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Administration White Paper on the National Information Infrastructure Fails to Give New Direction to the Law

October 1995

The Church of Scientology (“CoS”) is engaged in a highAs the era of digital communications advances, commercial empires will rise and fall based on policies established within the bureaucracies of Washington. It is no overstatement to suggest that for the entertainment, communications and publishing industries, billions of dollars in licensing revenues are at stake.

An Administration Working Group on Intellectual Property Rights, comprising representatives from 26 agencies, was chartered in 1993 to examine the intellectual property implications of the National Information Infrastructure (the “NII”) and recommend appropriate changes to U.S. intellectual property law and policy. The NII was viewed broadly to include present and future digital interactive services, with the Internet to represent the present embodiment of the NII.

More than a year after issuing a preliminary draft, the Working Group has published a “White Paper” Report grandly entitled “Intellectual Property and the National Information Infrastructure.” This was a rare opportunity to evaluate whether existing laws are capable of coping with digital technologies and to propose legislation to bring intellectual property law into the age of the Internet. It was a chance to shape the future.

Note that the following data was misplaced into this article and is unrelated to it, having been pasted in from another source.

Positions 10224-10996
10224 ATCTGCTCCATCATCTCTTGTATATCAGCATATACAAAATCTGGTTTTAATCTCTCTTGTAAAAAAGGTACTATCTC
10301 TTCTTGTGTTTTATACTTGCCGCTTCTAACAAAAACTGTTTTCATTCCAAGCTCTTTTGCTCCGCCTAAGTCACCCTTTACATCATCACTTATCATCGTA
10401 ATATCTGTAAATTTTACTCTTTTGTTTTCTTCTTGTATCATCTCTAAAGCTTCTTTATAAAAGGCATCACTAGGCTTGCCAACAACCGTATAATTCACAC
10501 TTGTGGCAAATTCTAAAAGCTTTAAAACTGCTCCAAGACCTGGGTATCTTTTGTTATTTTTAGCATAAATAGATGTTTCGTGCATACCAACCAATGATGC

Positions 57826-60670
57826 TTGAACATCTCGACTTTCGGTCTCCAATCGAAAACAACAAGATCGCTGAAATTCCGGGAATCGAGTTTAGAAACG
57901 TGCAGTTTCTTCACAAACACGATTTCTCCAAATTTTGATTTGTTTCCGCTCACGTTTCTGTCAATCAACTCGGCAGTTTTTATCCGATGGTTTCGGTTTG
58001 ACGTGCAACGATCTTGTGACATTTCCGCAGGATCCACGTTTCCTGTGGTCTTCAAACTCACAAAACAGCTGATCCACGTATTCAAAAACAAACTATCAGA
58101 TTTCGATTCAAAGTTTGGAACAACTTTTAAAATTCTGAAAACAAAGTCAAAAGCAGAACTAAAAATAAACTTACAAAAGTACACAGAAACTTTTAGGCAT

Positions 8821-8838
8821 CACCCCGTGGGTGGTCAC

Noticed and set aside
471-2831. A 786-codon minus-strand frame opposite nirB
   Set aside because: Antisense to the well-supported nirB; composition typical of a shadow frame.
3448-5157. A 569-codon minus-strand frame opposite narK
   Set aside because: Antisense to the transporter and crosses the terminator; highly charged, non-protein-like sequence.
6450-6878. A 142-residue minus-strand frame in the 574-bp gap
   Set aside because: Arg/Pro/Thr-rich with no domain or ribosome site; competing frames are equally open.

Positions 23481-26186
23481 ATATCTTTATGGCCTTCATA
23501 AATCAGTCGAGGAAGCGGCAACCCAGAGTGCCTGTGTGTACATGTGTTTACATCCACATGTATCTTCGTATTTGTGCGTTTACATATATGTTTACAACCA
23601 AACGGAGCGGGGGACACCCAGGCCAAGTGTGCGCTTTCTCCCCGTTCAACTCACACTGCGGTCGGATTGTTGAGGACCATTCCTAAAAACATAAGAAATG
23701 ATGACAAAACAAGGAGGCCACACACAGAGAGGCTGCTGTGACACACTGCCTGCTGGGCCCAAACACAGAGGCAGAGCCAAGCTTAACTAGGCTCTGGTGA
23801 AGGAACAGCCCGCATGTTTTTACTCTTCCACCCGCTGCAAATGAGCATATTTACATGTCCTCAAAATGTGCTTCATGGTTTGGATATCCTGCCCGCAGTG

Sadly, the Working Group did not rise to the occasion. It is remarkable that an effort that started years ago under the aegis of Vice President Gore to enable the U.S. to reap the benefits of the “Information Superhighway” has culminated in a 250 page document which expresses the views of the old-line content providers; that is, that the on-line world has created mechanisms by which copyrighted works can be copied and distributed so easily and so widely that the ability of the content owner to control and profit from the process is at great risk, and the content owner’s rights must be protected at all costs.

Three aspects of the lengthy report illustrate our observations.

First, the Group sought to close even potential, minor loopholes in copyright protection of digital works. The very first of its recommendations is notable mostly for its triviality. The Group argues that the Copyright statute should be revised to eliminate any question that the electronic transmission of digital copies of a work falls within the exclusive “distribution right” of copyright owners. This appears to be a statement of the obvious; there is little argument that under the current law transmission of a digital work can constitute a distribution. However, whether or not the proposed change in the law would actually expand the rights of copyright owners, it shows that the Group is intent upon ensuring that the rights in digital works are at least equal to the rights in traditional works, with little reflection on the more fundamental question of whether it is appropriate to recreate the old regime in cyberspace.